These types of information sources are veiled but considered records from the African perspective, although Western constructs define a 'record' differently. Hence, the Western epistemology regards oral memory as 'prelegal, nonlegal or even barbaric' (Lamla 2013:19). Western canons consider a record to appear in the four media as also propagated by archival legislation in South Africa, i.e., in paper, electronic, microfilm and audiovisual formats. The Western canon should not be set up as universally true or valid, and one's stance should not be based on the need to engage with the Western canon first, before we can move on to something secondary and local, such as the African. As Ngoepe (2019:150) has observed, 'these premises set by Western civilisation can limit the ability to deal with cultural memory holistically' and furthermore can obscure and diminish the validity and value of precolonial memory practices and traces, especially in countries that have seen a sustained attempt to control and even eradicate native cultures. However, in various parts of the world such as Australia and Canada, indigenous people are reasserting the primacy of their own archival practices and archives. For example, Hodge, Nantel and Trainor (2022) argue that:

[T]he 2015 Truth and Reconciliation Calls to Action and the subsequent response work by the Steering Committee on Canada's Archives indicate that the profession is necessarily evolving with the aim of an inclusive, community-based approach to archival appraisal and practice. (p. 1)

This situation also rings true in African countries such as South Africa, especially with regard to archival holdings that include previously marginalised communities. Bhebhe and Ngoepe (2021a:60) contend that South Africa is one of the few African countries with an active oral history association that helps to set the agenda for oral memory in the country to build an inclusive archive. Therefore, it is appropriate to ask how oral memory can be trusted, sustained and practised in troubled times.

Oral memory has primarily been used in Africa and elsewhere, especially in countries such as Canada and Australia, to bring an 'indigenous knowledge system into the Western-dominant archival dialogue' (Ngoepe 2020a:308). Nevertheless, in South Africa, Zimbabwe, Botswana and other sub-Saharan African countries, oral memory is often regarded as secondary to archives and at times as a factor working against proper records management practices (Archival Platform 2015). Most often, people believe that truth can only be found in written presentation, ignoring the fact that oral history and other forms of recording can also provide indirect access to the past (Ngoepe 2020a:303). This article challenges these assumptions, demonstrating that what is considered truth in both recorded form and indigenous memory practices is entirely dependent on the trust of the source. Even in the African traditions, as in the case of disruptive technology such as blockchain, a witness is always required to bear testament to any cultural activity that has been performed. For example, as Ngoepe (2020a:310) would attest, a delegate cannot pay a dowry without witnesses. As mentioned earlier in the introduction, the school results were announced in front of learners to serve as witnesses to one another. This opinion piece discusses the following topics: is oral memory prelegal and nonlegal; is oral memory relevant to the current situation; does the Fourth Industrial Revolution (4IR) herald new opportunities for oral memory; how is oral memory disrupted and what is the future of oral memory?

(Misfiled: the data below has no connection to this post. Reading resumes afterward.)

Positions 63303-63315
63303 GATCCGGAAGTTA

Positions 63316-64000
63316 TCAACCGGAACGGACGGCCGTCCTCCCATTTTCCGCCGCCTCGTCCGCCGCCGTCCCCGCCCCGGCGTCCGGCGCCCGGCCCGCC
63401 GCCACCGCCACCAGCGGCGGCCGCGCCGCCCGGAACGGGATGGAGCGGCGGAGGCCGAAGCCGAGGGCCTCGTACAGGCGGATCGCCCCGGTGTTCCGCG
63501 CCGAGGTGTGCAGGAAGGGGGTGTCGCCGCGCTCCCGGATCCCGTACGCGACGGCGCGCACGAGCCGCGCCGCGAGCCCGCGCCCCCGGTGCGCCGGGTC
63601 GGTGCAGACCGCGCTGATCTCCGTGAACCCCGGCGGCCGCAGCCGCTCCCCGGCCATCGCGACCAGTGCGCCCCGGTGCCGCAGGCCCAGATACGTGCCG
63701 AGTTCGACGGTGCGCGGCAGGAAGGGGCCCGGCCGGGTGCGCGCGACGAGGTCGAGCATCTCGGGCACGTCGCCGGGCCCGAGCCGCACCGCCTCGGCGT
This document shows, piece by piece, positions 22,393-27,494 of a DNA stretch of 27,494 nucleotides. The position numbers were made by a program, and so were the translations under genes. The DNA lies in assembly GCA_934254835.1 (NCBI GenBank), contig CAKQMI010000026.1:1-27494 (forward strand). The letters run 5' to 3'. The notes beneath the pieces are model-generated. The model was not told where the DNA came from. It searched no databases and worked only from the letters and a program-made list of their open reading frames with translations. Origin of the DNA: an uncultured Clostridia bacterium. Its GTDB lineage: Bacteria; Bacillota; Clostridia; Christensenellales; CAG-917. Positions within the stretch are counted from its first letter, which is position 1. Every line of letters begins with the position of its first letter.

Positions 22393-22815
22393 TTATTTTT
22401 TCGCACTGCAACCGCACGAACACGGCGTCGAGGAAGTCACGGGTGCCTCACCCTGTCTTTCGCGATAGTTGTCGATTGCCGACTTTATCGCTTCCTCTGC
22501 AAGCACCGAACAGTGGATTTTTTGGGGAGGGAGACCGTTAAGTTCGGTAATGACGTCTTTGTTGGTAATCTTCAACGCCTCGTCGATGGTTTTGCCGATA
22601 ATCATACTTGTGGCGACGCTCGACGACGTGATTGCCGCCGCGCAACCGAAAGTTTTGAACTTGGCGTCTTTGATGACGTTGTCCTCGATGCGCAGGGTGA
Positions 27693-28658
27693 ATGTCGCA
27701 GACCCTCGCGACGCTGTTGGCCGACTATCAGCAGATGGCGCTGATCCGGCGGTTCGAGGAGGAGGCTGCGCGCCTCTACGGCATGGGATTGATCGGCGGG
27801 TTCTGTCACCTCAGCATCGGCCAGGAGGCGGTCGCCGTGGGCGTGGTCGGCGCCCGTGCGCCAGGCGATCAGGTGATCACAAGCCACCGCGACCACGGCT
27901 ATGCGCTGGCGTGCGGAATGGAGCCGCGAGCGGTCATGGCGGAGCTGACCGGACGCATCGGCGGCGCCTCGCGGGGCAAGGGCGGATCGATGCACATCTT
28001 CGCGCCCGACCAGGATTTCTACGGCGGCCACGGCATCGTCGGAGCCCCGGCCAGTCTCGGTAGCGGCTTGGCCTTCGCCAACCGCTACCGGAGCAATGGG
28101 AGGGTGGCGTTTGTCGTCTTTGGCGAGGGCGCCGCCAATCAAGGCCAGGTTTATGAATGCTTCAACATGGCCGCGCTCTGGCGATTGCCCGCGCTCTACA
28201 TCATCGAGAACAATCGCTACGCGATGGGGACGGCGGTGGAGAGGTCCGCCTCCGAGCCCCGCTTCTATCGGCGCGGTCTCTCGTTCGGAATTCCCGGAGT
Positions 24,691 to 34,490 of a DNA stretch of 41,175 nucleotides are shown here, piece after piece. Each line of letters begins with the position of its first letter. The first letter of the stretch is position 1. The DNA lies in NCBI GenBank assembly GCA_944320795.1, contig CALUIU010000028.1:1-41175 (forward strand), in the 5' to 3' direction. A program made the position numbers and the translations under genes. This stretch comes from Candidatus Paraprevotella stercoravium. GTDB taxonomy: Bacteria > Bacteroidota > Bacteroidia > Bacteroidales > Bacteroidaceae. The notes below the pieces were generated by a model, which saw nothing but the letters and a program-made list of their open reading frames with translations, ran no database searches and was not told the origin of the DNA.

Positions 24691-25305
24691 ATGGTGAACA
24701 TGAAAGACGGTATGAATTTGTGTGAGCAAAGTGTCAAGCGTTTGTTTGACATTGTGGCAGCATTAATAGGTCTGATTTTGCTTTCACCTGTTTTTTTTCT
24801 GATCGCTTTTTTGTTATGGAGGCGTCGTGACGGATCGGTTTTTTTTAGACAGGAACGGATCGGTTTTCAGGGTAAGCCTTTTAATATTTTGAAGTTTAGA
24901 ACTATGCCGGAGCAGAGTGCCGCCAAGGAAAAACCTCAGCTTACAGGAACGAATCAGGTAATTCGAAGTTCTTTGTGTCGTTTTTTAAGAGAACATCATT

Contextual setting

In order to understand the importance of oral memory, both in its present context as an archive and in what it purports in the future, especially in South Africa, one needs to first comprehend its historical footing. Oral memory has been relied upon since time immemorial, as the need for recollection occurs naturally in any person, community, institution or country. The first people to keep an oral record are remembrances. According to Duranti (1994:83), the 'remembrances were trusted with the responsibility of remembering contracts, laws, rules and sanctions'. Thereafter, such memories were transmitted orally to juniors or other people through recitation. Ngoepe (2012:44) provides an example of the 'ancient traders between sailors and merchants who relied heavily on the remembrances whose tasks were to memorise the contours of the ships and contracts'. Once contracts had been agreed upon orally, the sailors would go around the oceans to buy goods and return months later. When the time for exchange came, the remembrances would be summoned for recollection of memories to identify the merchant vessels. Perhaps one should not go any further than the Gospel of Luke 1:14, where Luke makes a disclaimer in his introductory chapter that the Gospel was written from second-hand information narrated by eyewitnesses. Even the first book of the Bible was based on oral history, as Moses, to whom the chronicle is attributed, was not yet born when the events in Genesis unfolded. However, it should be noted that there is an argument that the Pentateuch was written not by Moses but by Ezra, the priest in Babylonian Exile, using Moses' notes.